6. Explain the structure again: people are going to figure out what that personaís ďmoment of truthĒ is with the organization (key customer experience?) and walk through what that scenario could be in 2-3 years (or whatever the workshopís vision timeframe is). Point out the markers and the notes. Encourage people to move around to other personas theyíre interested in contributing to as well.
  7. Give people a time limit. Split up into groups. Walk around and facilitate, asking questions.
  8. Remind people when the time limit is almost up.
  9. Get the groupsí attention. Ask them to briefly tell their personaís story based on the brainstorm. Take public notes on the different initiatives that can enable that scenario. These notes can be used during the analysis portion.

Analysis (can be done in another session or by another facilitator):

  1. If there are a lot of common initiatives, do the next analysis as a large group. If there are separate initiatives, let people continue the analysis from there.
  2. Let each group (or the large group) discuss which initiatives can be done by either organization separately, and which initiatives need collaboration. Help prioritize the initiatives in terms of perceived effort and benefit. Capture the results in a table.
  3. Review the results with the team.

After the workshop:

Summarize the persona characteristics and stories (may be bullet-point form) in the workshop output document.

Lessons learned:

  • Donít offer too many choices, because clients may just want to have all of them.
  • Donít give personas too much detail, because clients will benefit the most from personalizing them during the workshop.
  • Donít be afraid to revamp your personas entirely.
  • Donít panic. =)

Reflecting on introversion and shyness; help me find better words!

Iím an introvert. Itís not a bad thing. Iím growing into my strengths.

It took me a while to understand that part of me. My parents wanted me to enjoy myself at family reunions. My sisters called me square because I didnít like hanging out at bars and clubs. Sometimes they let me just read. Other times, I think they wished I was more outgoing. I felt outgoing enough. I liked my own company, and that of a few others. I could spend hours just reading or using the computer. I wasnít one of the popular kids, but I had a close-knit group of friends I brought together.

People donít believe Iím an introvert. I speak. I write. I introduce people to others. It seems introverts should be tongue-tied in company, shying away from social contact. Iíve met some like that: hard to get to know, but rewarding when you do.

Iím learning to work with who I am. I plan my schedule so that I donít overextend myself with events. I enjoy organizing my thoughts and communicating them through presentations, blog posts, and sketches. I get my energy through quiet time.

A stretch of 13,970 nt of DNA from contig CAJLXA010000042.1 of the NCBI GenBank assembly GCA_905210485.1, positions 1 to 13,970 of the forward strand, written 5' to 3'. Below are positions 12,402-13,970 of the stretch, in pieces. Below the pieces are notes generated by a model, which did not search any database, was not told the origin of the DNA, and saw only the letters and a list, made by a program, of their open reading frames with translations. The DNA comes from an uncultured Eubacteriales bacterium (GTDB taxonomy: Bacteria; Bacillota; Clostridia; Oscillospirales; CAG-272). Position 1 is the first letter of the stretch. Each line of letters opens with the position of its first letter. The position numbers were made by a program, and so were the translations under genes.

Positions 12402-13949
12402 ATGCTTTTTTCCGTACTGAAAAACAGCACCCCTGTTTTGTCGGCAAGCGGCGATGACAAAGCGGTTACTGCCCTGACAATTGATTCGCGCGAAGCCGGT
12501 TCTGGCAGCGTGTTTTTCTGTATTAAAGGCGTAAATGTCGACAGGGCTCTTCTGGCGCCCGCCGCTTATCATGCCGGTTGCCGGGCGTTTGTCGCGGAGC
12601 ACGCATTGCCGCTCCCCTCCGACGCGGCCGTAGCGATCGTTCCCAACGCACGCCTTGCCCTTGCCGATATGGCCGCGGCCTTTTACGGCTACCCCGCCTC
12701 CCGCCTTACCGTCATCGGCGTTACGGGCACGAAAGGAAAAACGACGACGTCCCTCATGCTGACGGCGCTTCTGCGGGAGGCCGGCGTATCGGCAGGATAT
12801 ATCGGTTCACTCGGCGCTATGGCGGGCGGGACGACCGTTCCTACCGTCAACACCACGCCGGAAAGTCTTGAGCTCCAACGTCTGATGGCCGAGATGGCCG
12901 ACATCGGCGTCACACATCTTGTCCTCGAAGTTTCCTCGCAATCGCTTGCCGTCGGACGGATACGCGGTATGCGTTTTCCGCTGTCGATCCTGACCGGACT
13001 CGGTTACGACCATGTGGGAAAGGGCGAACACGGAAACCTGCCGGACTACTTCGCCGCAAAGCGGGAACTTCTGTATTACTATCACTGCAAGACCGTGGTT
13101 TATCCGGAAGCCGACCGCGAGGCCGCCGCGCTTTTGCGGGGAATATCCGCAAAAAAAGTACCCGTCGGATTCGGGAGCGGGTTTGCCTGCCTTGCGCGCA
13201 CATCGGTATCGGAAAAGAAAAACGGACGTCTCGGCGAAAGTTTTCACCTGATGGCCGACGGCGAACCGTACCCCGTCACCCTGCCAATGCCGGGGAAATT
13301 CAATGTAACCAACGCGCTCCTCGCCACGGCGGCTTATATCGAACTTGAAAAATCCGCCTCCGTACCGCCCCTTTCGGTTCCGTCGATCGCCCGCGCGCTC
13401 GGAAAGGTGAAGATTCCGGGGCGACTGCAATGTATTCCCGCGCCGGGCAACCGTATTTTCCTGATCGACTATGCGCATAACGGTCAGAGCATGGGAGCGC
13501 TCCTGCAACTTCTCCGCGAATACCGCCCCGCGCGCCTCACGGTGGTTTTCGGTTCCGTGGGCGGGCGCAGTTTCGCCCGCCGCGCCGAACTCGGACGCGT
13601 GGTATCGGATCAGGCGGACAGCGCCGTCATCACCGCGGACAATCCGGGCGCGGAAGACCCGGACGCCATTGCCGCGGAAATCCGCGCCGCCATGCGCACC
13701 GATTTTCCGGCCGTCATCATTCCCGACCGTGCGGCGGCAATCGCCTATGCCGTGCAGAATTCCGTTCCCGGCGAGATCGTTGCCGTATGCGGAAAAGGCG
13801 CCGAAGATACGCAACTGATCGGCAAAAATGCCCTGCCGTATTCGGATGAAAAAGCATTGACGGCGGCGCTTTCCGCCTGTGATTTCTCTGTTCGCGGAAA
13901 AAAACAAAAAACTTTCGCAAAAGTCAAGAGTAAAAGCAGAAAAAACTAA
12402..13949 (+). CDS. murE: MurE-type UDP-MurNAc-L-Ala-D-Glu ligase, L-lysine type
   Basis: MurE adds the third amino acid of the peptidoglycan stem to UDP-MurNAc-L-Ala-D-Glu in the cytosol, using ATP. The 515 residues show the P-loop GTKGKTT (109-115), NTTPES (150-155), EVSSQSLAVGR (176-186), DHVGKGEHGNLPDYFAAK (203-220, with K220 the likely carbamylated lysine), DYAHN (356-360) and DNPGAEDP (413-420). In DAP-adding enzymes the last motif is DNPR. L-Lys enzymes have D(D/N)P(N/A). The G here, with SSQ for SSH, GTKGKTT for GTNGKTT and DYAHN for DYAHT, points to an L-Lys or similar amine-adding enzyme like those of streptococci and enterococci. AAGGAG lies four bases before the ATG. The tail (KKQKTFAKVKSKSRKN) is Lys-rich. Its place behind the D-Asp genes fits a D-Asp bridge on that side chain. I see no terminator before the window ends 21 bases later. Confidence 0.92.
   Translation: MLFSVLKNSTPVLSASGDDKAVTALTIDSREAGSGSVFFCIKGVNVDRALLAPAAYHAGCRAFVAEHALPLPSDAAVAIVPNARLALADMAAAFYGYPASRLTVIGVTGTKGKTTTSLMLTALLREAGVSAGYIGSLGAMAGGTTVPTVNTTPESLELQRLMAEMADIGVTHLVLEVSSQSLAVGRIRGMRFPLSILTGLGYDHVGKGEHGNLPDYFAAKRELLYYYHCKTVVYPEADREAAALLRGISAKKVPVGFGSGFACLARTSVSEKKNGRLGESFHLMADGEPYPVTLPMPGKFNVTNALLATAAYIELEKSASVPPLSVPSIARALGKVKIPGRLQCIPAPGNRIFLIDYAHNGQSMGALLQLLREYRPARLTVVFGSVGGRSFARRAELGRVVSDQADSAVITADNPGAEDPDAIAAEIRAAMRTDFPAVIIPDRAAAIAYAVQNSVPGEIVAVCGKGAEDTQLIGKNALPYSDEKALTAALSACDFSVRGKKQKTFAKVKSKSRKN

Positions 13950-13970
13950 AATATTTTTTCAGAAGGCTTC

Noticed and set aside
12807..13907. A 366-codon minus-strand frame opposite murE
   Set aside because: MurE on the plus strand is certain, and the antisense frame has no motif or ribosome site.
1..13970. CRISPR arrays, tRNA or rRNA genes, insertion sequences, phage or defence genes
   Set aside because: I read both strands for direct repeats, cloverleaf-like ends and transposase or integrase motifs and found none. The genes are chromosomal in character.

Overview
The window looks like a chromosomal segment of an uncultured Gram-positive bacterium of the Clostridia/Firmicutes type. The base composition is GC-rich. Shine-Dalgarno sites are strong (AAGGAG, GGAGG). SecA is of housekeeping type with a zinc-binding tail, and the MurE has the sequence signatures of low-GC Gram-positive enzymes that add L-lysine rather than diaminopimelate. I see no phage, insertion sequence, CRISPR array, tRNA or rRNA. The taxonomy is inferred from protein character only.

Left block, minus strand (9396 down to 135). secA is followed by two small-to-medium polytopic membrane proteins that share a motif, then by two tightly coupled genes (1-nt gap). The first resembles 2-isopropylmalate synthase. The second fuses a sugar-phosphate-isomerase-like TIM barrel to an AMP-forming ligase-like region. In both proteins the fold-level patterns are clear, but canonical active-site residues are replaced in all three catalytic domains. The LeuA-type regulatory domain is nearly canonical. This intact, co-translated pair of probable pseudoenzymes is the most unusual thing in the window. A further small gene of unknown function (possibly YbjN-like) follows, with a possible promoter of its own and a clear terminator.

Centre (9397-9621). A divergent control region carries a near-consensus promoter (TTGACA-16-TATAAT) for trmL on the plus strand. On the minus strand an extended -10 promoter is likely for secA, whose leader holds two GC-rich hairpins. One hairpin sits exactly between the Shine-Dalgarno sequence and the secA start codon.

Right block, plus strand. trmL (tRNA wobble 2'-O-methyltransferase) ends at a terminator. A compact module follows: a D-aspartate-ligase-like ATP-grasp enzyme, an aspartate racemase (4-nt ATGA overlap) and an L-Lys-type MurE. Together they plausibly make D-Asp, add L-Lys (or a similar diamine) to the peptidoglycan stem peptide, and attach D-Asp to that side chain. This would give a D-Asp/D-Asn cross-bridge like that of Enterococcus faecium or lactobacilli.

Thanks to books about introversion, I feel comfortable saying, ďThank you for the invitation to the party, but Iím looking forward to a quiet evening.Ē No need to pretend Iím over-committed. No excuses about work that needs to be done.

I can fill a conference with energy and hold my own in a room when needed. I even enjoy the buzz. But I know Iím an introvert, so I build quiet time into my schedule and I donít feel guilty if I need a break.

Shyness is a different matter. There are shy extroverts. Shyness is social anxiety–a feeling of awkwardness, a lack of confidence.

I need a better word. I am not shy. I would just rather jump into the middle of a conversation than start one.

Given a choice between going to a cocktail party with mostly-strangers and hoping for a serendipitous connection, or reflecting on a topic and writing a blog post that can lead to more conversations over time, Iíll pick writing. It gives people reasons to start the conversation with me. It scales, too.

I mix in some randomness so that Iím not constrained by homogeneity. I take up different interests and meet different people. I reach out, read blogs, and leave comments. Yes, sometimes I start the conversationówhen I can jump into the middle of it, informed by what people have shared publicly.

I donít reach out to random people on Facebook and ask them to be my friend. I donít chat people up at bus stops and in elevators. People who do that make me nervous. Being singled out in an anonymous crowd makes me wonder about peopleís intentions. I value the ability to choose when to withdraw and when to engage.

I share, publicly and non-intrusively, so people can choose to reach out to me. We can jump into the middle of a conversation. Itís an odd sort of intimacy. It works.

So what is this? Not shy, not anti-social, not asocialÖ Pragmatic, because this approach lets me reach far more people? Lazy, because it reduces the work of connection? Respectful, because I give people the choice? None of those quite seem to fit. What word expresses this well?